I came across the article recently, and if you’re an architect, environmental designer, and/or termite enthusiast you might find it just as fascinating as I did. Apparently, it’s been a topic and biomimetic precedent that has been under investigation for some time. New tools and monitoring techniques have shed some new light recently, however. A more detailed journal article has been published by Hunter Kinga, Samuel Ockob, and L. Mahadevana under the title “Termite mounds harness diurnal temperature oscillations for ventilation” and can be accessed through Penn Franklin.
Worth a read…
Here is a more detailed abstract from that journal:
Many species of millimetric fungus-harvesting termites collectively build uninhabited, massive mound structures enclosing a network of broad tunnels that protrude from the ground meters above their subterranean nests. It is widely accepted that the purpose of these mounds is to give the colony a controlled microclimate in which to raise fungus and brood by managing heat, humidity, and respiratory gas exchange. Although different hypotheses such as steady and fluctuating external wind and internal metabolic heating have been proposed for ventilating the mound, the absence of direct in situ measurement of internal air flows has precluded a definitive mechanism for this critical physiological function. By measuring diur-nal variations in flow through the surface conduits of the mounds of the species Odontotermes obesus, we show that a simple combina-tion of geometry, heterogeneous thermal mass, and porosity allows the mounds to use diurnal ambient temperature oscillations for ven-tilation. In particular, the thin outer flutelike conduits heat up rapidly during the day relative to the deeper chimneys, pushing air up the flutes and down the chimney in a closed convection cell, with the converse situation at night. These cyclic flows in the mound flush out CO2 from the nest and ventilate the colony, in an unusual example of deriving useful work from thermal oscillations.
This project grew out of an investigation into lighthouses as a historical building typology and the reasons for their failure. As portion of the focus of our final project in Building Pathology, what was discovered was that more often than not historic lighthouses today fail due to a lack of maintenance. At their heyday, lighthouses were manned 24 hours a day and maintained 24 hours a day: making sure pooled water on sashes was wiped up, ensuring broken windows were repaired, and ensuring weather-tightness of the structure in general. When the modern era replaced this antiquated system of navigation, this maintenance was indefinitely deferred, which ultimately leads to their failure in some way or the other.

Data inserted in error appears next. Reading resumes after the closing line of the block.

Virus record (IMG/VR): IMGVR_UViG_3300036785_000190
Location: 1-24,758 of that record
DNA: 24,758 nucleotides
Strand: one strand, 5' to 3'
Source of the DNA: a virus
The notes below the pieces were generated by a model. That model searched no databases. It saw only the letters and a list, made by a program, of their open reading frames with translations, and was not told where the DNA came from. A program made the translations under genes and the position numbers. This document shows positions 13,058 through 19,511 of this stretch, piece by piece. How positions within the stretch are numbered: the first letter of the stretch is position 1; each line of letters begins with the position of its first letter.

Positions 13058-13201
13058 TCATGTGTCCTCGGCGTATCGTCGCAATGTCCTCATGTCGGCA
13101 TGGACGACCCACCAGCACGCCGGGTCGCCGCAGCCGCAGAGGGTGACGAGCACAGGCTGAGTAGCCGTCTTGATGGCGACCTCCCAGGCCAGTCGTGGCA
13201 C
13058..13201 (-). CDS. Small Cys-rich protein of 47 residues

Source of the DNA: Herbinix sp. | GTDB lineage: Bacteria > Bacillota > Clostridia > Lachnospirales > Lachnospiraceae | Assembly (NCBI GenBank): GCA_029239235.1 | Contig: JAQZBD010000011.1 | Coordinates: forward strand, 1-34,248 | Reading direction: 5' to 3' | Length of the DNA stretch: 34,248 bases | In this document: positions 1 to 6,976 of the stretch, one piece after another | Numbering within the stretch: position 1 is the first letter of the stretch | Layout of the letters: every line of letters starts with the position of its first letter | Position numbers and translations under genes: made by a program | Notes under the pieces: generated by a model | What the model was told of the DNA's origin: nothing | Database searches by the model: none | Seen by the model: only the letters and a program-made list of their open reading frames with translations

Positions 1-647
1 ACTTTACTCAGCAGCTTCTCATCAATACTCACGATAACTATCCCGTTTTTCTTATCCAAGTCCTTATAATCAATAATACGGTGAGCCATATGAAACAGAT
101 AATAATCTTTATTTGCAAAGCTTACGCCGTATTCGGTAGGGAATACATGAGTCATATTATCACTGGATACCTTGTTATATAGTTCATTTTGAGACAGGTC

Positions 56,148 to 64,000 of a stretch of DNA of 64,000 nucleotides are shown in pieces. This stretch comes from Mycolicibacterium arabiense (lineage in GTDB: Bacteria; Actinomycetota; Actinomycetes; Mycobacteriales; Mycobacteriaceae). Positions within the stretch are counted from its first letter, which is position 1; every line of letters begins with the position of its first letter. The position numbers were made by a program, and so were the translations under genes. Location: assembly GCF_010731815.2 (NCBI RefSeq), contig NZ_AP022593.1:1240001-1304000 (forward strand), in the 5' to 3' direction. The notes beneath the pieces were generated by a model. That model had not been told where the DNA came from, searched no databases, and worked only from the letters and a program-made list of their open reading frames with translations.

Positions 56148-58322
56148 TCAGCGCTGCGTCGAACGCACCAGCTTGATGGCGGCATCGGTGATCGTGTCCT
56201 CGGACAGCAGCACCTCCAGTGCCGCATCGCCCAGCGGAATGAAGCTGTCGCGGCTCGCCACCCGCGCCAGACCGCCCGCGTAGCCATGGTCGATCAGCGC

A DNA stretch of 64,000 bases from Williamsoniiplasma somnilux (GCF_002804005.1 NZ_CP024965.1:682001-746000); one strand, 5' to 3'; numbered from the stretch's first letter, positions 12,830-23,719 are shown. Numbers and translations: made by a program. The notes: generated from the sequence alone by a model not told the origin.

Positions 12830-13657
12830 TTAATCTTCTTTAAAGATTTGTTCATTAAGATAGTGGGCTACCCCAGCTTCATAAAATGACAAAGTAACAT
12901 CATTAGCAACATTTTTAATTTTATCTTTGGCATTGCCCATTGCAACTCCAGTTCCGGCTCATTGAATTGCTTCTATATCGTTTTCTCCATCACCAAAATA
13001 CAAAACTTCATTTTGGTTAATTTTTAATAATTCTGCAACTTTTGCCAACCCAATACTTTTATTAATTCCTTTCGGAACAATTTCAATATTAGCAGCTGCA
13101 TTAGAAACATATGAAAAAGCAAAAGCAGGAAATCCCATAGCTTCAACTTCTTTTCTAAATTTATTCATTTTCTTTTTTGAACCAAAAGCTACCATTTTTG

I posed the question about redefining the lighthouse typology by embracing modern methods and techniques to optimize form to account for this unfortunate yet inherent idiosyncratic design feature.
Briefly, the premise was to remove the previously necessary maintenance input into the typology and rely purely on form to provide the navigational guidance toward prominent shipping lanes by redirecting the sun’s rays at critical moments during the day and year. So, instead of a lighthouse what is created is a reflective obelisk. By analyzing the predominant shipping lanes in the area and weather data for the year the form could be optimized by: rotation, twist, height, concavity/convexity, and translation of the top relative to the bottom of the tower.
I was able to then assign which surfaces were to be reflective or not. The process was repeated in three different locations world-wide: Cape May, NJ USA; Hel Peninsula, Poland; and Isola del Giglio, Italy.
The full report can be viewed here in detail, which goes on to describe the full methodology including genetic algorithm methods used as well as the results in finer detail. It should also be mentioned that this project is not an end-all-be-all ‘solution,’ rather an example of how it is possible to dovetail new technologies and methods with age-old questions. If anything, it is a project that at the end poses yet more questions.